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I apologize if this is just another way of asking about storage space on a MySQL table such as these: NULL in MySQL (Performance & Storage)

but my question really pertains to best practice.

The Problem

Let's assume I have a table which collects all 'necessary' information from a customer at a given point in time. 12 months down the road, I realize I would also like to capture the person's date of birth and gender if they wish to supply it (the number of fields is somewhat irrelevant but understand it could be one or 50 additional fields).

Is it best practice to add the new fields into my existing table, setting and allowing all initial values to be NULL, then updating existing records with the new data

OR

create a new table(s) and establish a relationship with the primary table based on the presence of the primary key?

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4 Answers 4

up vote 10 down vote accepted

Don't worry so much about when the columns are added to the table, whether it's today or 12 months later. Instead, just think about the relationships involved. There's a 1:1 relationship between a person and their gender and birthday, so it makes sense to keep these attributes in the existing table rather than creating a new one.

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+1 Joe makes a good point - a 1:1 relationship means that the columns are a part of the original table, so add them there instead of creating a new table. –  Raj More Sep 8 '11 at 18:36
    
Thanks @raj more, See my comment below tal's post below. I am really thinking about it from an 'upgrade' perspective though I feel the circumstances are similar/identical. –  JM4 Sep 8 '11 at 18:37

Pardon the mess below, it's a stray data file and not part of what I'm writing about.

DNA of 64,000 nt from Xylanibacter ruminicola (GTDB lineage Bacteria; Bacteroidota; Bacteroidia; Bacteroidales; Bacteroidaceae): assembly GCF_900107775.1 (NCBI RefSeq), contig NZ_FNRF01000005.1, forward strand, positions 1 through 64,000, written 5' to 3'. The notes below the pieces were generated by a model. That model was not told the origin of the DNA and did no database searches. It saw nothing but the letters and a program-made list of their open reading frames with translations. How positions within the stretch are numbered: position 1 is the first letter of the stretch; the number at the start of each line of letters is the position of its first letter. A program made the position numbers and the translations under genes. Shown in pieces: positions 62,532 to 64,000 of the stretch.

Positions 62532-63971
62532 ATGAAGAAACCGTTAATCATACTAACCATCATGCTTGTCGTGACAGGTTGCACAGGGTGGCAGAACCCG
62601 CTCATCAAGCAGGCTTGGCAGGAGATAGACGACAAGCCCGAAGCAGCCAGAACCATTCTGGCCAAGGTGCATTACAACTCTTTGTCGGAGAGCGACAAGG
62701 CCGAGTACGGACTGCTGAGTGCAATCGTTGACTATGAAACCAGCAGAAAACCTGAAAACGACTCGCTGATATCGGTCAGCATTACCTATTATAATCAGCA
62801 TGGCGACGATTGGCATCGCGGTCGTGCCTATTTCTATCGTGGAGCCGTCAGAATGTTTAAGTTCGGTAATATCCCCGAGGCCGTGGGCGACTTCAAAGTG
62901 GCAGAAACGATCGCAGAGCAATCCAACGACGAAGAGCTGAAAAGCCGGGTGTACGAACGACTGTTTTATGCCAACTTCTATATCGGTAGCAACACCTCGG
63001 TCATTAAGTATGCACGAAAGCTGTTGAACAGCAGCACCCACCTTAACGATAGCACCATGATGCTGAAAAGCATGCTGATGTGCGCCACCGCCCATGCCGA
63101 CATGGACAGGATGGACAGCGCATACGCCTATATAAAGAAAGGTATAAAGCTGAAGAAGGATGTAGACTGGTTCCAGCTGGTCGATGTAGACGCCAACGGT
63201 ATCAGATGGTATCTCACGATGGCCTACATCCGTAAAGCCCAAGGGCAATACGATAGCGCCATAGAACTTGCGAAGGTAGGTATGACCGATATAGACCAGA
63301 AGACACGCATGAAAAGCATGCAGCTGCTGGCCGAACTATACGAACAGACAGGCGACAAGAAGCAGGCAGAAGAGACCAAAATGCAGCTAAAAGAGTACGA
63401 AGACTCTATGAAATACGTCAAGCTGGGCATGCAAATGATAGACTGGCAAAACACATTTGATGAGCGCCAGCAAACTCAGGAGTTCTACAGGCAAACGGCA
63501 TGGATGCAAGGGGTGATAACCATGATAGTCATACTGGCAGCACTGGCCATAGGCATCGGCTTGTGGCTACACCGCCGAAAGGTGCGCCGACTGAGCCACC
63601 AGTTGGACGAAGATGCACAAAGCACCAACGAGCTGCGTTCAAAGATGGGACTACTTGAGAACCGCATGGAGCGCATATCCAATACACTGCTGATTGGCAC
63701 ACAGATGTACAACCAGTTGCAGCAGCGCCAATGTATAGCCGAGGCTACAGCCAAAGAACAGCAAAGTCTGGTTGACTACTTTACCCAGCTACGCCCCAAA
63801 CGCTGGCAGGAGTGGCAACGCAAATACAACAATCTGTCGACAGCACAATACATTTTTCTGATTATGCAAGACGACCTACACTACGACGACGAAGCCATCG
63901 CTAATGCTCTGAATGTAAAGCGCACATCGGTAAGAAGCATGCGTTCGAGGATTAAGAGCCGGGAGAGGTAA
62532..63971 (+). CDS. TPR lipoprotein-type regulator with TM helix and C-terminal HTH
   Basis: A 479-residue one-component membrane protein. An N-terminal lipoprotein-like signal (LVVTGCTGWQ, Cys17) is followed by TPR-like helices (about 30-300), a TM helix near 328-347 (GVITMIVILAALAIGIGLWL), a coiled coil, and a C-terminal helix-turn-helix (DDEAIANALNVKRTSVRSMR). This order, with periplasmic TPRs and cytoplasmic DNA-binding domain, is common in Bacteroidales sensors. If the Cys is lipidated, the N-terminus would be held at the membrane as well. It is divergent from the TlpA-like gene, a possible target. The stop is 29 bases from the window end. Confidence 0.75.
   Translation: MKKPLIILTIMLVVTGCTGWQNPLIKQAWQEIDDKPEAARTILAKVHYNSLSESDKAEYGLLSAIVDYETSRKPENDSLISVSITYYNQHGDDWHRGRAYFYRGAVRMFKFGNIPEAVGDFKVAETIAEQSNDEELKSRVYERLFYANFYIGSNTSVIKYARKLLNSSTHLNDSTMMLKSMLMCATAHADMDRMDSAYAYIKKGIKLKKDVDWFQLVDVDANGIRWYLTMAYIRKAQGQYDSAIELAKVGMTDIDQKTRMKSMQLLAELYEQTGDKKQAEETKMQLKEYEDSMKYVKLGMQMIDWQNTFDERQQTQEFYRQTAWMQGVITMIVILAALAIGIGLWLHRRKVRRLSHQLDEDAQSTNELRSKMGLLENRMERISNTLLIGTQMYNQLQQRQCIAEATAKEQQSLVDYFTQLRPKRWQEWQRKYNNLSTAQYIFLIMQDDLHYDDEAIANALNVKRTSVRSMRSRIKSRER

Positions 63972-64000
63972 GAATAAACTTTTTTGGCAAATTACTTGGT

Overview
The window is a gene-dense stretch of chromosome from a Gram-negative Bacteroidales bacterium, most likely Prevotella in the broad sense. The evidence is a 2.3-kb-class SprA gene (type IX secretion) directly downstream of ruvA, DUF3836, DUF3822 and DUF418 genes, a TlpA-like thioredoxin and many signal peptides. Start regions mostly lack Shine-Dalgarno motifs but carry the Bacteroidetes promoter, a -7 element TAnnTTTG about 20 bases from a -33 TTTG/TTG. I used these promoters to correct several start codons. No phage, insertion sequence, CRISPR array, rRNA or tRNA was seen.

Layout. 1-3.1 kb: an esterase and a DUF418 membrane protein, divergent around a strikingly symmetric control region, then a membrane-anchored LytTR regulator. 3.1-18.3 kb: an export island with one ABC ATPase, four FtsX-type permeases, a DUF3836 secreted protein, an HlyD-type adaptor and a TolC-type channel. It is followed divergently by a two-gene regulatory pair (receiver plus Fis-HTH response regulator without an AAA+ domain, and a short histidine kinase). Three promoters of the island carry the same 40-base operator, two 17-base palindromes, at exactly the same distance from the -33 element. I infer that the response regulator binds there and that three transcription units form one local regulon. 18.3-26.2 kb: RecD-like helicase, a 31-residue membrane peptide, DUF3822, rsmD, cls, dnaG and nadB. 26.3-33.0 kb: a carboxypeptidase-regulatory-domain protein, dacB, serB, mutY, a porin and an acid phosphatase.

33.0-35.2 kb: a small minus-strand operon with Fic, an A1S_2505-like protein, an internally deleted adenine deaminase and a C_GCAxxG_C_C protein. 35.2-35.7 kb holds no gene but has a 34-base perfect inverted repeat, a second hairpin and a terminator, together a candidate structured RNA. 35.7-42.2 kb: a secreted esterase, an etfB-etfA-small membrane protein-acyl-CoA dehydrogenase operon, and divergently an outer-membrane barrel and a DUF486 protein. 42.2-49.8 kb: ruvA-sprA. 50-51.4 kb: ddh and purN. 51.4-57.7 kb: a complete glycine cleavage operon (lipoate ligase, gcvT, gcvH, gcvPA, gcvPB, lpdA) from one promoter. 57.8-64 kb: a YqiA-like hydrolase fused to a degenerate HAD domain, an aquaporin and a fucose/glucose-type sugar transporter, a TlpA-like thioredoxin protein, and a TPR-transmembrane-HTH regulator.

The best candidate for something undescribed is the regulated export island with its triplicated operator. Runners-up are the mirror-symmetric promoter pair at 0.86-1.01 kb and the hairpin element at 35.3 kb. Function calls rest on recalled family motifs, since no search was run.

In my opinion, it would be best to add new columns to existing table, because it would be much easier to maintain it later on the road. Also, it logically belongs in the same table.

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thanks for the advice. When you say 'easier to maintain', can you expand on that a bit? Do you mean simply from a programming perspective (fetch from one insert into another) type thing? –  JM4 Sep 8 '11 at 18:21
    
For example, you dont have to keep a join to get all the data OR you forrgot to join in one of tjhose table then the problem of incosistency/two queries to keep consistent –  manocha_ak Feb 28 '13 at 4:21

a rule of thumb i use is that if i feel this data is an extension to this customer record that will be rarley used, i use extension table and save the space. if it's a un-detachable part of your customer record i would go for one table with nulls.

it's not just the space that plays a part here but rather your data modeling for the specific product. the modeling help you understand and further design your application as it grows and changes.

Hope it helped.

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I am thinking about it from the perspective of 'user A' which is a basic user, that user can 'upgrade' their content but to do so have to provide additional information. Therefore, a 'type' field would also exist so as opposed to joining tables based on the field value, I would run the same query in one table. Make sense? –  JM4 Sep 8 '11 at 18:35
    
from the data perspective i would make an extension table (something like 'user_type_b_ext') that you can eitehr left join all the time by id or join based on user type if you need it (i mean if you need it besides for knowing there;s extra data). i wrote recently an application where different user types actually had little in common, so i has users table and two extension tables called consumers and businesses which held totaly different data for each type. –  Tal Sep 11 '11 at 6:10

I suggest adding new tables.

There is no concept of null in the relational model. Using the Closed World Assumption, model missing information by its absense from a relation (and hence the database). SQL's three value logic is unintuitive and leads to frequent bugs (plenty of evidence of this on Stackoverflow!) Therefore, do not seek to introduce nullable values into your SQL tables. Normalizing to the highest normal form (6NF) would result in your new attributes being in separate tables.

Also, it sounds like you may need multiple new tables e.g. one for date of birth, another for person did not wish to supply date of birth and another for person has not been asked to supply their date of birth (perhaps the latter can be omitted and instead inferred from the other two, Closed World Assumption again).

Minor point: gender = feminine, masculine, etc, sex = female, male, etc.

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